Verification Horizons Complete Issue:
Verification Horizons Articles:
by Tom Fitzpatrick, Editor and Verification Technologist, Mentor Graphics Corporation
Hello, and welcome to the annual Super-Sized DAC Edition of Verification Horizons.
I think it's important every once in a while to take a step back and appreciate the creativity, ingenuity and effort that has transformed the technology we experience in our everyday lives. It's easy for us to get complacent about such things, and even take the next new release of our favorite gadget in stride. But since we know what goes into making these things, we should never lose that sense of wonder. I'm reminded of that wonder every time my kids show their grandparents a new iPhone app or show them a PowerPoint presentation they did for homework, and it energizes me to know that I've contributed, in even a small way, to that sense of wonder. I hope that thought and these articles will help you appreciate the magic1 of what we do.
by Josh Rensch, Application Engineer and John Boone, Sales Specialist, Mentor Graphics
This article is divided into descriptions of each phase shown in Figure 1 Best Practices Flow. Each phase is broken up into Overview, Techniques and Deliverables sections. Information in the Overview is always specific to each phase. Information in the other sections may apply to other phases but will not be repeated in each phase. This article will only introduce a topic where it is first used. Subsequent phases will provide a reference to the section where the topic is introduced. For example, the PLAN phase Techniques section calls out issue tracking. A project should track issues throughout the whole development process and not just in the PLAN phase. This document only introduces issue tracking in the PLAN phase. Subsequent phases will provide a reference to the PLAN phase where the topic is introduced.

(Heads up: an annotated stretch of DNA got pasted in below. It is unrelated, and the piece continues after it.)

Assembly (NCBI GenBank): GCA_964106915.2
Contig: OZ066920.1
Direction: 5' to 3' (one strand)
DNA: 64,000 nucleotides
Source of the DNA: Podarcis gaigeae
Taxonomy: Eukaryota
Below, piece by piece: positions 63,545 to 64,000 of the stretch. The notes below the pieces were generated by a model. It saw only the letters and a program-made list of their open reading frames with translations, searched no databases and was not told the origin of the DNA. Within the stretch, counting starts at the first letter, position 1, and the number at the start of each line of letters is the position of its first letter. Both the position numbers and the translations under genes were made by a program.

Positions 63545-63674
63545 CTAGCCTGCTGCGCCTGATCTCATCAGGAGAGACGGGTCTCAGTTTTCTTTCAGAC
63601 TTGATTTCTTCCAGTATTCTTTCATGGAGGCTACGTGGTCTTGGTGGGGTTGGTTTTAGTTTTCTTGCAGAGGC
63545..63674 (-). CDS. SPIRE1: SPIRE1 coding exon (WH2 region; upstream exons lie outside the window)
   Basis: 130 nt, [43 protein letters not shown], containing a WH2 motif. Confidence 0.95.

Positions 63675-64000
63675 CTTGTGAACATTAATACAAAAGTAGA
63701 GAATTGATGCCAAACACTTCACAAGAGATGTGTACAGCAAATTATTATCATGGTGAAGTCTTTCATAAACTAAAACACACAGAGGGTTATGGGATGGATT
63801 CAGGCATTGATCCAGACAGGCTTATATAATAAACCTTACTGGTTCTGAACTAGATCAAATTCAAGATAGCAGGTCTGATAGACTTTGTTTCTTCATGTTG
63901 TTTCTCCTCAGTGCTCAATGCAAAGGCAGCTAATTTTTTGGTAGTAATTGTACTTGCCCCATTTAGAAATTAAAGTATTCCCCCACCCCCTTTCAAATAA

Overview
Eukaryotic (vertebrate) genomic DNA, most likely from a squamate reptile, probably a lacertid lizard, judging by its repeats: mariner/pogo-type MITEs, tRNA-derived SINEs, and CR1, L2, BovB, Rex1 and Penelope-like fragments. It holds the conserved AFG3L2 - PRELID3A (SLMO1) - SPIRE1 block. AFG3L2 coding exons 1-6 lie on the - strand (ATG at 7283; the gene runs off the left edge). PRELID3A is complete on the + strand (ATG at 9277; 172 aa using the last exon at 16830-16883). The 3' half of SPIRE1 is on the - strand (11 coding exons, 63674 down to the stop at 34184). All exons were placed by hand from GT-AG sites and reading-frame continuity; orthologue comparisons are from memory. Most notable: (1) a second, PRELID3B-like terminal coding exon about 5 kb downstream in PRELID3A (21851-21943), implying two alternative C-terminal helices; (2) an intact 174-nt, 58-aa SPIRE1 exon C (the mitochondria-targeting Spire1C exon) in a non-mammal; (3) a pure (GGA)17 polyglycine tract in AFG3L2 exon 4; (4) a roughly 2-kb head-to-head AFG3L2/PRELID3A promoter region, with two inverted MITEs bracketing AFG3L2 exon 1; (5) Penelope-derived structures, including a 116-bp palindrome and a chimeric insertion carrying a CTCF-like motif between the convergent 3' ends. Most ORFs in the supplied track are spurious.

by Rich Edelman, Verification Technologist, Mentor Graphics
Guess what's a good way to find bugs and assure functional correctness? Have a good testbench.
Testbenches are different than RTL. They have behavioral Verilog code. They have files and data structures. They have threads. They have objects. Modern testbenches are likely class-based testbenches, using SystemVerilog, the UVM and object-oriented programming concepts.
Debugging these modern class-based testbenches has been painful for at least two reasons. First, they are designed and built using object-oriented coding
styles, macros, dynamic transactions, phasing and other constructs completely foreign to RTL verification experts. Second, the tools for class-based debug have lagged the simulators ability to simulate them.
by Russ Klein, Program Director, Mentor Graphics